Then I saw it. Raw dough floating in a pool of melted butter. While some might have found this image unappealing, I fell in love instantly and I didn’t even know what they were yet!
A little research and I had several common names. Apparently these buttery buttermilk biscuits are actually quite common. It is a wonder I hadn’t run across them before. I mean two of my favorite things: butter and carbs.
These are a no knead, no yeast and no roll biscuits. Seriously, the easiest ever.
Butter Swim Biscuit Recipe
These devine fluffy biscuits have several names:
- Butter Float Biscuits
- Butter Swim Biscuits
- Butter Dip Biscuits
- Easy Butter Biscuits
Rumor has it they are the result of one lazy Texas woman who lacked the motivation to make rolled, cut and then butter biscuits. Then one had to wonder why we spent so much time doing it the hard way when you can just literally bake the dough IN butter.
Hats off, mysteriously lady in Texas who I now idolize.
The trick is not having to add too much flour in order to roll out or even drop the biscuits. Instead, you just transfers the lumpy and very sticky dough right into the baking dish with butter.
These buttermilk biscuits are a thick, chewy and very rich Southern Style biscuit. Perfectly hearty for a runny egg sandwich and thick cut bacon.
The edges turn into lacy, crispy, buttery pieces of biscuit that might crumble off.
There are a couple of changes I’ve made while making these recipe. I used a rectangular baking dish instead of square. I felt like the biscuits cooked more evenly instead of having a center biscuit be all doughy.
Secondly, it was impossible to cut the biscuit dough while raw. It is too sticky and won’t hold. So I took the biscuits out after baking for 15 minutes and cut them then, swishing around the butter to get into the cracks.
Buttermilk in Recipes
What is buttermilk?
Buttermilk is the liquid byproduct spun off of cream during the process of making butter. The solids make butter and the liquid is buttermilk.
I rarely have buttermilk in the fridge. I don’t use it that often, it is expensive and I never need the whole jug. So I keep powdered buttermilk in the pantry, which I used today. I honestly can’t tell the difference when it is baked into the recipe.
If you don’t have buttermilk, you can use these substitutions.
- 1 tablespoon white vinegar + 1 cup 2% or whole milk
- 1 tablespoon lemon juice + 1 cup 2% or whole milk
- 1 tablespoon white vinegar/lemon juice + 1 cup skim milk + 1 tablespoon melted butter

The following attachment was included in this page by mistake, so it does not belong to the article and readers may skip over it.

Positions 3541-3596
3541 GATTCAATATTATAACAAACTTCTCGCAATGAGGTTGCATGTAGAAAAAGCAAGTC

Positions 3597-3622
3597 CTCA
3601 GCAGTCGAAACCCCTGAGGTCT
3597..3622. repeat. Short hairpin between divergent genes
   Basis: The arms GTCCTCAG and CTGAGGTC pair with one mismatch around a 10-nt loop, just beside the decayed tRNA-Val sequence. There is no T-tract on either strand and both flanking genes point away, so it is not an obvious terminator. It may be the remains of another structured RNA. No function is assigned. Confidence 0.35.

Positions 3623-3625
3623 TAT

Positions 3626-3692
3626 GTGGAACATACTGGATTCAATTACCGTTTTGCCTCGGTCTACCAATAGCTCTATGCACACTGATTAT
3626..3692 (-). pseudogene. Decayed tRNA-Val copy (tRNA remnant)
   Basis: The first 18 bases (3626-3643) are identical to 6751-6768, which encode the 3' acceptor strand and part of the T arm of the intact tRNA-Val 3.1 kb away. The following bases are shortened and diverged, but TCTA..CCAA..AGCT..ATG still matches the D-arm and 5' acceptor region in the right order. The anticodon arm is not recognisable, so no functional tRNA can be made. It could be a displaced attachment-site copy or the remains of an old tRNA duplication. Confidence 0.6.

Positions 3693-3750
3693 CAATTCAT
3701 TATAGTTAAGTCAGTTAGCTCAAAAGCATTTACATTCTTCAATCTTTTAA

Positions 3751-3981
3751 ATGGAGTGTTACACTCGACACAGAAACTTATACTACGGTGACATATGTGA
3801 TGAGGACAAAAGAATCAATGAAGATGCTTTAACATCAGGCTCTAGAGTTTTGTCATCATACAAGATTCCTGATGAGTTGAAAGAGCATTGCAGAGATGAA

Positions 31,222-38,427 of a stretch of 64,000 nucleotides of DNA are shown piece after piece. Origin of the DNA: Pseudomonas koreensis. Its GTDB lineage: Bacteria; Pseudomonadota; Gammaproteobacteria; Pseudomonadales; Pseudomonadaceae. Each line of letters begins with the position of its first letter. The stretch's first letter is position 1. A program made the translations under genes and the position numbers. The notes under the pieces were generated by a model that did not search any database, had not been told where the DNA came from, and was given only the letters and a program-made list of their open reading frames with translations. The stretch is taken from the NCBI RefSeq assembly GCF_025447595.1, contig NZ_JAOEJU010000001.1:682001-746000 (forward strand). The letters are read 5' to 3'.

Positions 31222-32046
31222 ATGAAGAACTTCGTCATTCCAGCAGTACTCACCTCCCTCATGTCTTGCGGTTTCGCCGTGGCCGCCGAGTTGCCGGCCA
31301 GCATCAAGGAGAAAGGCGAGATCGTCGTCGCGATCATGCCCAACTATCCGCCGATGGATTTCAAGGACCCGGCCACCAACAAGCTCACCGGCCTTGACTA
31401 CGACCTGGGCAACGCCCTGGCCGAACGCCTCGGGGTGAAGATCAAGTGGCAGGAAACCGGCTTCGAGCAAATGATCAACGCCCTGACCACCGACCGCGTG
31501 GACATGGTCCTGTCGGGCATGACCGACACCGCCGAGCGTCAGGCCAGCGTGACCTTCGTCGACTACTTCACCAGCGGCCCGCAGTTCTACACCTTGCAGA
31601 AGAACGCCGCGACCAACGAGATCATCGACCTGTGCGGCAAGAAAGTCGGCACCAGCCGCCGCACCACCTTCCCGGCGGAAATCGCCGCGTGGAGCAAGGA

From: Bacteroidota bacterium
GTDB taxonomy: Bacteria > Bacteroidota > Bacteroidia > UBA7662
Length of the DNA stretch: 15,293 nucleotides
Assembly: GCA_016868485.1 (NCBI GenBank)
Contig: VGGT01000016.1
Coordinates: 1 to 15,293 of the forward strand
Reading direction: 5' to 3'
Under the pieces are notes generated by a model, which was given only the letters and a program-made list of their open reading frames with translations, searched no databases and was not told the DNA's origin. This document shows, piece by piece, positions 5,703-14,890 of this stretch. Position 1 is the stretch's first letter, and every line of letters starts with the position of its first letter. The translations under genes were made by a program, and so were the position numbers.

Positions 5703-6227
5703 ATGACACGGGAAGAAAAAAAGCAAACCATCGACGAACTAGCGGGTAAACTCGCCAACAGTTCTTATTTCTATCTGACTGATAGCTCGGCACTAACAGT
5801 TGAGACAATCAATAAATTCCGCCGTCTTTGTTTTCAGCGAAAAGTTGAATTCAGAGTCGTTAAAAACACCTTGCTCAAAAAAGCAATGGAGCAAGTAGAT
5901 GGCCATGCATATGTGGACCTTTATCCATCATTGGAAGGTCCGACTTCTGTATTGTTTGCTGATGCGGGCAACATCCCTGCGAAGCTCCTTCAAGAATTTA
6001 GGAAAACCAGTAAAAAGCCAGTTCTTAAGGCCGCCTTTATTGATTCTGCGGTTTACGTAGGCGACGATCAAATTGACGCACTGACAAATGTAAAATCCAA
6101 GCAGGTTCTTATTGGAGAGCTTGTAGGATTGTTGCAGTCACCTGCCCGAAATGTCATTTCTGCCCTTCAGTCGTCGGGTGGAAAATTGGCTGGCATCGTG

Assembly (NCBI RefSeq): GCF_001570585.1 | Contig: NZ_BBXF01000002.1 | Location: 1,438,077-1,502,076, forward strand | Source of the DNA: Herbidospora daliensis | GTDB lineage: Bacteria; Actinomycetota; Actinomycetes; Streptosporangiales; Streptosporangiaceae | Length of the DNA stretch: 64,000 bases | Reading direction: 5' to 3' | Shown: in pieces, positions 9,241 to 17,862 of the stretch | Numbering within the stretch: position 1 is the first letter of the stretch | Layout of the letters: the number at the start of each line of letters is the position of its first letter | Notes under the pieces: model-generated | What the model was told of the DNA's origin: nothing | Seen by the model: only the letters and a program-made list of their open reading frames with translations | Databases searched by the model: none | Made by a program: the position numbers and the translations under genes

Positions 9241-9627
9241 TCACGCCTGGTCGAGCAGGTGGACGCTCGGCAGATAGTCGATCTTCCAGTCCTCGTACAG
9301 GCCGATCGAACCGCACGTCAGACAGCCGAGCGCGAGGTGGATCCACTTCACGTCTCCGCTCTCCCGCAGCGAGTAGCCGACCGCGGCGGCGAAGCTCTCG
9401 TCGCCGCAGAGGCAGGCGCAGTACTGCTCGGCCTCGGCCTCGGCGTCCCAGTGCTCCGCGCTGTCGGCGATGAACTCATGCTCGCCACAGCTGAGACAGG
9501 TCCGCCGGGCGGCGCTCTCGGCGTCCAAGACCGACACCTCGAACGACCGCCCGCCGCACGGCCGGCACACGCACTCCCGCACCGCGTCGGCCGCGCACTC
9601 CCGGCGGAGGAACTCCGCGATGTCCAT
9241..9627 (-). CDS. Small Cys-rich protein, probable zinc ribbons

Do not use cream. It not the same thing.
Measure Flour Correctly
I would venture to say that about 75% of people aren’t measuring their flour correctly. Too much flour can lead to dry and brittle baked goods and thick, clumpy sauces. Too little can make for doughy and loose recipes.
Here is how to measure flour the correct way.
- Stir flour to loosen it in the canister or bag.
- Spoon flour into measuring cup. Do not pack it down.
- Use the back of a butter knife to even off the top.
- Add to recipe.
Simply dipping the measuring cup into a canister of flour packs it down and can result in up to 3-4 ounces more flour than what the recipe calls for.
Butter for Biscuits
Check out all of our flavored butters to find your best match!
What You’ll Need
Large Mixing Bowl– Use a mixing bowl a little larger than you think you’ll need. There is less pressure to keep it in the bowl. You can always transfer it to a smaller serving bowl later. I personally look for ones with lids so I can cut down on plastic wrap and aluminum foil waste.
Measuring Cups and Spoons – stainless steel, these are dishwasher safe and easy to use.
Silicone Basting Brush– Truth time! I used a pastry brush with boar bristles for the photos because it looks prettier, but I generally used a silicone basting brush. They don’t absorb as much of the liquid being basted, are easier to clean and dry better so they don’t carry as much bacteria.
More Bread Recipes:
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Butter Swim Biscuits
- Preheat oven to 450 degrees.
- Sift together flour, baking powder, sugar and salt. Place in a large mixing bowl.
- Hand mix with buttermilk until just combined. Batter will be lumpy and super sticky.
- Pour melted butter into 11×7 baking dish, then spread sticky batter to the corners of the dish. Butter will float above in some areas and not in others, that is fine.
- Place into the oven for 15 minutes.
- Remove and cut into 8 large biscuits. You can use a basting brush to getting the butter bubbling up the edges on to the top of the biscuits and in the crevices, or you can skip that, whatever works.
- Return to oven for 7-8 minutes or until tops are brown.
- All to sit for at least 10 minutes before cutting and serving.
- If you’ve tried this recipe, come back and let us know how it was.